Understanding principle 1: Space

Video: Understanding principle 1: Space

The first fundamental principle of time management is space, meaning your workspace--the physical items that are around you. How well are you using the physical space that you have? In particular, we'll focus on helping you understand and live this one phrase: the more gathering points you have, the more switches you make, so have as few gathering points as possible. A gathering point is any place where things that are unresolved come together.

Understanding principle 1: Space

The first fundamental principle of time management is space, meaning your workspace--the physical items that are around you. How well are you using the physical space that you have? In particular, we'll focus on helping you understand and live this one phrase: the more gathering points you have, the more switches you make, so have as few gathering points as possible. A gathering point is any place where things that are unresolved come together.

I call these unresolved items unprocessed. Typical gathering points include piles of paper, stacks of bills, drawers stuffed full of miscellaneous items, even email inboxes, voicemail boxes, and receipts stuffed in your pocket are all considered gathering points. We must reduce the number of gathering points you have in order to reduce the amount of switches that take place in your day. Remember, every switch you make causes you to be less effective, make more mistakes, and increase your stress levels.

How does having many gathering points make you switch more during your day? Well, I like to use this little example. Imagine that you and I are in a competition, an orange-gathering competition. We must both gather oranges from trees and put them into one basket. You and I both have to gather 100 oranges and put them into one basket. Who can do it the fastest? Now, let's say that you have to gather oranges from 20 different trees, and I have to gather oranges from five different trees.

Who is going to win the competition? It's very simple, right? Because you have to make many more trips back and forth between all of those trees to get the oranges into that one basket, you're going to have a lot more switches. You're going to waste a lot of time and a lot of energy going back and forth between all those different gathering points for oranges. I have to make less trips going to fewer trees, so I go faster and I win the competition. The same thing happens in your day.

If you have a lot of gathering points, you expend a lot of time and energy going back and forth between them. So by reducing the number of gathering points you have, you'll gain precious time in your day, allowing you to focus on more important, more valuable activities. Later on in this course, we'll get into the specifics of reducing your gathering points. For now remember this, the more gathering points you have, the more switches you make, so have as few gathering points as possible.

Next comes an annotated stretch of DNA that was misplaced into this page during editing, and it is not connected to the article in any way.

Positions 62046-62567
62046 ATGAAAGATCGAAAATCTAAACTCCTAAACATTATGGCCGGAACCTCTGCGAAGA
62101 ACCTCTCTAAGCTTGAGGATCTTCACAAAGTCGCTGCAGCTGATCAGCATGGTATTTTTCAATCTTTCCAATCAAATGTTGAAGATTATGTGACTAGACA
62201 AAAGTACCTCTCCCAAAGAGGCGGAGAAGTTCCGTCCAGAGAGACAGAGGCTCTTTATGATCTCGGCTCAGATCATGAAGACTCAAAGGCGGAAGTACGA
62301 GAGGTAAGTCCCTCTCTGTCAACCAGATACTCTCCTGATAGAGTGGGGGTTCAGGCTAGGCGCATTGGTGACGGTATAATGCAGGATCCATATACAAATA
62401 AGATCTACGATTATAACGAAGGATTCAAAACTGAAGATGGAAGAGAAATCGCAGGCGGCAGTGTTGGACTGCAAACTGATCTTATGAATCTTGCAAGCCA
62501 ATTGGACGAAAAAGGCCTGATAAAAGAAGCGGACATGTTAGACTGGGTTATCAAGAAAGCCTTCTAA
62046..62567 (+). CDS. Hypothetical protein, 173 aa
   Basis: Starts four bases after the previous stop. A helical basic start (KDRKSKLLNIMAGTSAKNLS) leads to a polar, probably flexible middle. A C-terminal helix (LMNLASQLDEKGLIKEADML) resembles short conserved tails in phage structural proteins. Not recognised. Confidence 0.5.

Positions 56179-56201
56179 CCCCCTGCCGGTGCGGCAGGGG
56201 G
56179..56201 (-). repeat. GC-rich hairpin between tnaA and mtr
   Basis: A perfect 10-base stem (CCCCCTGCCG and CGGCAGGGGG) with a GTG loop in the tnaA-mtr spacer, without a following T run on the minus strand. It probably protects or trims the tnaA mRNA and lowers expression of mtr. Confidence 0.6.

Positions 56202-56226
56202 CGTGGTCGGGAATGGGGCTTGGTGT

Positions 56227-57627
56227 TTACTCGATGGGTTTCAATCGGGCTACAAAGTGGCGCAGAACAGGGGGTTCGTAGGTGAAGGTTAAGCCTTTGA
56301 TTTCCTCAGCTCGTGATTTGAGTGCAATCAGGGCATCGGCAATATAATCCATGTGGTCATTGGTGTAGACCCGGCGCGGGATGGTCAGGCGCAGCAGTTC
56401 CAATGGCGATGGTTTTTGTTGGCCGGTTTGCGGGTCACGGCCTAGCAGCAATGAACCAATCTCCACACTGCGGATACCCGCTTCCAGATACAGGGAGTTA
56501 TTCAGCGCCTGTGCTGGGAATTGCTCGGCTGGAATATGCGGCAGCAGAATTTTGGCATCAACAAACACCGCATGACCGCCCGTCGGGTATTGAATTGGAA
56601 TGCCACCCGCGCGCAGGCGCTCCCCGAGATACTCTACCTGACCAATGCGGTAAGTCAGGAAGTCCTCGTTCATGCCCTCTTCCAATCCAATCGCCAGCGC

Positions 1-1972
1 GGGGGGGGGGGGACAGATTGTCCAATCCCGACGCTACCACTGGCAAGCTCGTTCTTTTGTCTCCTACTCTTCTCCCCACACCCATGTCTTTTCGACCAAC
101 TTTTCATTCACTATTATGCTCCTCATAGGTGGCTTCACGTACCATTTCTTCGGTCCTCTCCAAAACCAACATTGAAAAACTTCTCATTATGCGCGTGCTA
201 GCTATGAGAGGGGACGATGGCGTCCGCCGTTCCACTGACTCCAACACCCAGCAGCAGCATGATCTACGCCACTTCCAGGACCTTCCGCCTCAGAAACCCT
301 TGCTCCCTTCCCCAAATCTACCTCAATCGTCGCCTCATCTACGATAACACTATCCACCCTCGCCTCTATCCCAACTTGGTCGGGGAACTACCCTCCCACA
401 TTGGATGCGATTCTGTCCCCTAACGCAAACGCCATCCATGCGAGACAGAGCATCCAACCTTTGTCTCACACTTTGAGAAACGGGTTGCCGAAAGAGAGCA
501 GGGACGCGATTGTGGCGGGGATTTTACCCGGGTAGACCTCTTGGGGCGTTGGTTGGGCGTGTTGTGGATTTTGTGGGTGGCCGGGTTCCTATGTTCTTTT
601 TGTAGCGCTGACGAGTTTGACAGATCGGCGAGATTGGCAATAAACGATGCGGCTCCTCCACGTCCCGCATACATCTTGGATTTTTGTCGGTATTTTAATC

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This video is part of

Time Management Fundamentals

52 video lessons · 63853 viewers

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1. Introduction

3m 31s
1. Welcome
51s
2. Getting the most from this course
2m 4s
3. Using the handouts and exercise files
36s
2. 1. Laying the Groundwork to Become Productive

3m 35s
1. Making a lasting change
1m 44s
1m 51s
3. 2. Understanding the Obstacle to Productivity

6m 16s
3m 12s
2. Understanding the consequences of multitasking
3m 4s
4. 3. Introducing the Three Principles of Productivity

7m 48s
1. Understanding principle 1: Space
2m 46s
2. Understanding principle 2: Mind
1m 47s
3. Understanding principle 3: Time
3m 15s
5. 4. Principle 1: Space

26m 17s
1. Taking inventory of your gathering points
2m 37s
3m 46s
3. Setting up an inbox gathering point
2m 23s
4. Working with a portable inbox
2m 49s
5. Getting the most from a notepad
2m 35s
6. Consolidating multiple email accounts
2m 34s
7. Consolidating multiple voicemail accounts
2m 56s
8. Establishing a wild card gathering point
2m 47s
9. Separating work and personal gathering points
2m 21s
10. Taking the next step toward controlling your space
1m 29s
6. 5. Principle 2: Mind

11m 24s
1. Selecting your mind clearing options
5m 13s
2. Clearing your mind using mental triggers
3m 23s
3. Setting a mind-clearing schedule
1m 54s
4. Taking the next step toward keeping your mind clear
54s
7. 6. Principle 3: Time

14m 2s
1. Choosing the right calendar for you
4m 4s
3m 55s
3. Saying no to others
3m 5s
4. Saying no to yourself
2m 58s
8. 7. Equipping Yourself for Action

4m 21s
1. Preparing for action
4m 21s
9. 8. Gathering to Your Inbox

14m 12s
1. Preparing to gather
2m 40s
6m 30s
3. Gathering to your inbox: Elsewhere
3m 49s
4. Dealing with full inboxes
1m 13s
10. 9. Understanding Processing

31m 2s
1. Mastering the "what, when, where" processing system
3m 11s
2. Processing question 1: What is the next step?
3m 22s
3. Processing question 2: When will it be done?
4m 33s
4. Processing question 3: Where is its home?
3m 49s
4m 4s
7m 27s
4m 36s
11. 10. Processing Email

18m 31s
1. Applying "what, when, where" processing to email
1m 53s
2. Setting up an email resource folder
2m 58s
3. Creating email rules or filters
4m 14s
4. Processing email
5m 8s
5. Processing email vs. checking email
4m 18s

18m 1s
1. Understanding "you time" vs. "work time"
4m 9s
2. Establishing "most valuable activities"
2m 44s
3. Identifying your most valuable activities
3m 39s
4. Budgeting time for your most valuable activities
4m 11s
3m 18s

1m 38s
1m 38s
14. Bonus

3m 0s
1. Dave Crenshaw on getting himself organized
3m 0s

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